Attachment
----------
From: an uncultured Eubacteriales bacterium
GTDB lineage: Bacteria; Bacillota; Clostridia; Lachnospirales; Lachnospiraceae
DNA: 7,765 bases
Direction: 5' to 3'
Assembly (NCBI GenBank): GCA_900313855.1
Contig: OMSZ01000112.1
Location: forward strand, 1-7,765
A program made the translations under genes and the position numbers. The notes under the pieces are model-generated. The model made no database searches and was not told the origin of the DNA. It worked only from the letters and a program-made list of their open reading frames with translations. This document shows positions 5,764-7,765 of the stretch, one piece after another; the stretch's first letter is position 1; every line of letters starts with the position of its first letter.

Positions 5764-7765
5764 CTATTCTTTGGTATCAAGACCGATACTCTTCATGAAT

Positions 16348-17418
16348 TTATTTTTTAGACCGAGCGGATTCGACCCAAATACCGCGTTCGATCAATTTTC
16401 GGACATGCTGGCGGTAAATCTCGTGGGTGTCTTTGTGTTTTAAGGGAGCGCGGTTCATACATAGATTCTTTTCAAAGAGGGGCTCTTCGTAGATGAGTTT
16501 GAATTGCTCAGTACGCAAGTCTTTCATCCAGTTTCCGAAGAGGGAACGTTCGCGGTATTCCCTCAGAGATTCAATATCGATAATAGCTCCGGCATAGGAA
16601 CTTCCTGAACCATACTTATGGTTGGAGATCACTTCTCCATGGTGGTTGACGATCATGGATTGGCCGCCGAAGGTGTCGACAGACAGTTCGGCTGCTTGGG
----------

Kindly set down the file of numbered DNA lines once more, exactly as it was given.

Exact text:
From: an uncultured Eubacteriales bacterium
GTDB lineage: Bacteria; Bacillota; Clostridia; Lachnospirales; Lachnospiraceae
DNA: 7,765 bases
Direction: 5' to 3'
Assembly (NCBI GenBank): GCA_900313855.1
Contig: OMSZ01000112.1
Location: forward strand, 1-7,765
A program made the translations under genes and the position numbers. The notes under the pieces are model-generated. The model made no database searches and was not told the origin of the DNA. It worked only from the letters and a program-made list of their open reading frames with translations. This document shows positions 5,764-7,765 of the stretch, one piece after another; the stretch's first letter is position 1; every line of letters starts with the position of its first letter.

Positions 5764-7765
5764 CTATTCTTTGGTATCAAGACCGATACTCTTCATGAAT

Positions 16348-17418
16348 TTATTTTTTAGACCGAGCGGATTCGACCCAAATACCGCGTTCGATCAATTTTC
16401 GGACATGCTGGCGGTAAATCTCGTGGGTGTCTTTGTGTTTTAAGGGAGCGCGGTTCATACATAGATTCTTTTCAAAGAGGGGCTCTTCGTAGATGAGTTT
16501 GAATTGCTCAGTACGCAAGTCTTTCATCCAGTTTCCGAAGAGGGAACGTTCGCGGTATTCCCTCAGAGATTCAATATCGATAATAGCTCCGGCATAGGAA
16601 CTTCCTGAACCATACTTATGGTTGGAGATCACTTCTCCATGGTGGTTGACGATCATGGATTGGCCGCCGAAGGTGTCGACAGACAGTTCGGCTGCTTGGG